Unlock Potential: Fair Access to Employment
Sophie O'Sullivan, about 1 month ago
This year marks the 6thanniversary of the Ban the Box campaign. Award-winning national charity Unlock co-founded this inclusive movement toward fair employment. As of May 2019, over 125 employers have signed up to Ban the Box, covering about 832,000 roles nationally.
Unlock's report 'A Question of Fairness' published in October 2018, shows that national employers are currently not doing enough to accelerate fair recruitment practice. Unlock surveyed 80 large, national employers across eight sectors: supermarkets, retail, hotels, food and drink, construction, car manufacturing, utilities and communications and found that three-quarters of national companies still ask about criminal records at application stage. Have a read of the report here.
There is a huge economic argument for getting ex-offenders into work. Ricoh UK estimates each person they recruit directly through Ban the Box and their work in prisons saves the company £390.10. Retention rates are often higher and corporate reputation is consequently enhanced amongst many other benefits.
Employers need to grasp the nettle and implement Ban the Box, not just because it's the right thing to do but because it will benefit their businesses and their communities. […] We want to work with these businesses, alongside Unlock, to support them to put robust, fair and inclusive practices into place.
-Jessica Rose, Ban the Box campaign manager at Business in the Community
One of the chief findings is that 80% of employers who asked about criminal records provided no guidance to applicants on when a conviction becomes spent. Further, none of the employers surveyed provided information to applicants on why they collect criminal record data, or for how long it will be retained. Under the GDPR and the Data Protection Act 2018, employers who fail to provide this information are likely to be in breach of the law and liable to financial penalties.
What can employers learn from these findings?
Unlock suggests that, right from the start, employers should be clear about what applicants should disclose when answering questions. For most jobs, there is no legal requirement to ask about criminal records. Not all criminal records will be relevant to every role. If official checks reveal information, businesses should initiate an open conversation with the prospective employee to understand the context and help them make a decision about the person's suitability.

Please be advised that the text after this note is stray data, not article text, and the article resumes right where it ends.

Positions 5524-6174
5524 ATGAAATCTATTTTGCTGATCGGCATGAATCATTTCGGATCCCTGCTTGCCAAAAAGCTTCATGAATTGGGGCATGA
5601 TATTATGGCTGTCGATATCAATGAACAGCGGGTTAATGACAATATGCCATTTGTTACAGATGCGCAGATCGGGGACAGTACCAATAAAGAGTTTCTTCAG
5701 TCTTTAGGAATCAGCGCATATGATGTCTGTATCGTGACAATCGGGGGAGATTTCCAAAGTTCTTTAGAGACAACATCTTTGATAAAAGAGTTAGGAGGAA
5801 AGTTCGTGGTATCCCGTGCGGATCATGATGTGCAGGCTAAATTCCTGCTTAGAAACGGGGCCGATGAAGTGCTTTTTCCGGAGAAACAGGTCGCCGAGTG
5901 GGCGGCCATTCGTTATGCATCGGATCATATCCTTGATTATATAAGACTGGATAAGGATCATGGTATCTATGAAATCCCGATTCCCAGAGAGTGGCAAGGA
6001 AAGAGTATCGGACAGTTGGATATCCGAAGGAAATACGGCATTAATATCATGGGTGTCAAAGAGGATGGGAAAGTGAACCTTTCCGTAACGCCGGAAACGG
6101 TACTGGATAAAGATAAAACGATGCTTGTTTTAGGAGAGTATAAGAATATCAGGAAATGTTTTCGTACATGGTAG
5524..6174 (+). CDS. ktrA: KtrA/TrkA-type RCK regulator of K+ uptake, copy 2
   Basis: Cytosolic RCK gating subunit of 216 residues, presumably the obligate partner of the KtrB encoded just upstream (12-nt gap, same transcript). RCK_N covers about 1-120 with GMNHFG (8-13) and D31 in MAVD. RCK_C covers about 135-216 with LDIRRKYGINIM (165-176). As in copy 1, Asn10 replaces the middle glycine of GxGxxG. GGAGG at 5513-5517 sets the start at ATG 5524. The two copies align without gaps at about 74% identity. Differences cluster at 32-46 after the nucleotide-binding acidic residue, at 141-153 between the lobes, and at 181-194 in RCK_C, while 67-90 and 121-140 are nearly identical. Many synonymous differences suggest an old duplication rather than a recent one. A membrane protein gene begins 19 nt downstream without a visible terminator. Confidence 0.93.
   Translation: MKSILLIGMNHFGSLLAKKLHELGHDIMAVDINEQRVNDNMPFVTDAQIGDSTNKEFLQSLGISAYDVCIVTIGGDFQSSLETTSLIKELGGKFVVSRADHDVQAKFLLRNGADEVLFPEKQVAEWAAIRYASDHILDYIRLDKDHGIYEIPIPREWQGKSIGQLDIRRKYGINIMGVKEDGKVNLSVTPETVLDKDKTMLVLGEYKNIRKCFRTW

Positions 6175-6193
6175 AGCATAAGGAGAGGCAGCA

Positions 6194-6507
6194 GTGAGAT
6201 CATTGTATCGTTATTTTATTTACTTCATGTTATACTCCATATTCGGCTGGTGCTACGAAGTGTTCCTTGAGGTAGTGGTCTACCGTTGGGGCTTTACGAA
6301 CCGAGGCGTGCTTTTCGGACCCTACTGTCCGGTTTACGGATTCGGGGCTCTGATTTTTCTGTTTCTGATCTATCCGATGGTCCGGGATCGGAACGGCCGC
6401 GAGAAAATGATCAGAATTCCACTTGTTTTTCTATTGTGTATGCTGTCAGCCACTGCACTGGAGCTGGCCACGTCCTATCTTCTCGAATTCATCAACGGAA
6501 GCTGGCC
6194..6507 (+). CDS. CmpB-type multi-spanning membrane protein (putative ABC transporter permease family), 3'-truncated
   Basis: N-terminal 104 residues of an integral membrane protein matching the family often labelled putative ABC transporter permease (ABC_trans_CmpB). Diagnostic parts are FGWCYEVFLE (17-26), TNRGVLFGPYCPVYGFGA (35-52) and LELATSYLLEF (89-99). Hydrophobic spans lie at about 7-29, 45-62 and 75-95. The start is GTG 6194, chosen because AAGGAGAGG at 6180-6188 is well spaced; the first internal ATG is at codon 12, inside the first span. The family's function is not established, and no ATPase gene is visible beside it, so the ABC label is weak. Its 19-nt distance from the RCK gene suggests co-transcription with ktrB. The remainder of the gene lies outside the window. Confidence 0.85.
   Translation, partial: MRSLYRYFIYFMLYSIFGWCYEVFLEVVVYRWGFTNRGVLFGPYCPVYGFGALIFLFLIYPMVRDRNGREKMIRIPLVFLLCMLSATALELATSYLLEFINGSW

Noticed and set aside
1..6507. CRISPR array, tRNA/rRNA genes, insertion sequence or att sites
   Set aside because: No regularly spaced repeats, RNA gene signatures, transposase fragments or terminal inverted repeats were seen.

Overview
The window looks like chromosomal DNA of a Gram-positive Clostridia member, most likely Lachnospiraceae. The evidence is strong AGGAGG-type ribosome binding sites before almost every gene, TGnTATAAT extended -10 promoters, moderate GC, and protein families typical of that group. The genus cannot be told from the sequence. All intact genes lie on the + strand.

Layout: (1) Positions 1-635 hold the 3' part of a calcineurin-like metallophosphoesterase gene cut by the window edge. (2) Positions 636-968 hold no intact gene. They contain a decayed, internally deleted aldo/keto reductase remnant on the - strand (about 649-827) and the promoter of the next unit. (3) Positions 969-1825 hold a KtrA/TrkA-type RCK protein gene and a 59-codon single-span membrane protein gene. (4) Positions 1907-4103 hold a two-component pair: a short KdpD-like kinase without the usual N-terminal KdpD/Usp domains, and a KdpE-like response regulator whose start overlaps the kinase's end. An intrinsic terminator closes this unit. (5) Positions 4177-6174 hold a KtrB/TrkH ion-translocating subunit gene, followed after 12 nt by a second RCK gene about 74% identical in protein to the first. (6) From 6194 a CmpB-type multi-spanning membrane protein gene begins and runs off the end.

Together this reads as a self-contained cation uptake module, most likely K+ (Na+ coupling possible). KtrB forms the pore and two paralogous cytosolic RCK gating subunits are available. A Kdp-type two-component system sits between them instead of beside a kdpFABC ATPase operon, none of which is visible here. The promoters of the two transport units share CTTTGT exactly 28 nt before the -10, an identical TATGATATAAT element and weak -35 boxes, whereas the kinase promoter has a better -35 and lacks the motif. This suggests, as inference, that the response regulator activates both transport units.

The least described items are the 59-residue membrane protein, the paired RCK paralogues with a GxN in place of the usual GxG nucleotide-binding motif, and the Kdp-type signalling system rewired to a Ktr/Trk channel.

These findings are unsurprising – employers are asking about criminal records at application stage as a way of deselecting applicants. We know this approach has a chilling effect on talented applicants with a criminal record, many of whom never apply because they think they don't stand a chance. In fact, evidence from employers who do recruit people with criminal records shows that they make reliable, hardworking and loyal employees. Employers who are open about their inclusive recruitment practices report a positive impact on their reputation.
- Christopher Stacey, Co-director of Unlock
Despite the positive experiences of employers who actively recruit people with convictions, employing someone who has been to prison can be a daunting prospect for a business. Confusion about the perceived risk associated with recruiting ex-offenders is a concern for employers. Unlock provide advice, training and practical support to employers to help them make these decisions.
A number of organisations, such as those featured in our directory like Tempus Novo or Working Chance, can help manage the process. They provide support and guidance to both the employee and employer every step of the way. Additionally, we have featured many employers on our blog and in our short films who are leading examples in industry, including RAW Workshop, Elite Project Services, Virgin and Specsavers. These progressive businesses show how hiring individuals who have gone through the criminal justice system can work well.
If you want to adopt forward-thinking recruitment processes, where should you start?
There is an overwhelming amount of information online. Unlock are at hand to provide the right information and solid advice. They have a brilliant Recruit! website with comprehensive case studies and free practical guidance on criminal records.
As part of their drive to support employers and challenge discrimination, Unlock's Fair Access to Employment project (supported by the Esmée Fairbairn Foundation) includes individual support for senior leaders and advice to HR teams.
For those practitioners providing advice and support to people with convictions, there is a few spaces left for their next criminal record training on the 26thJune.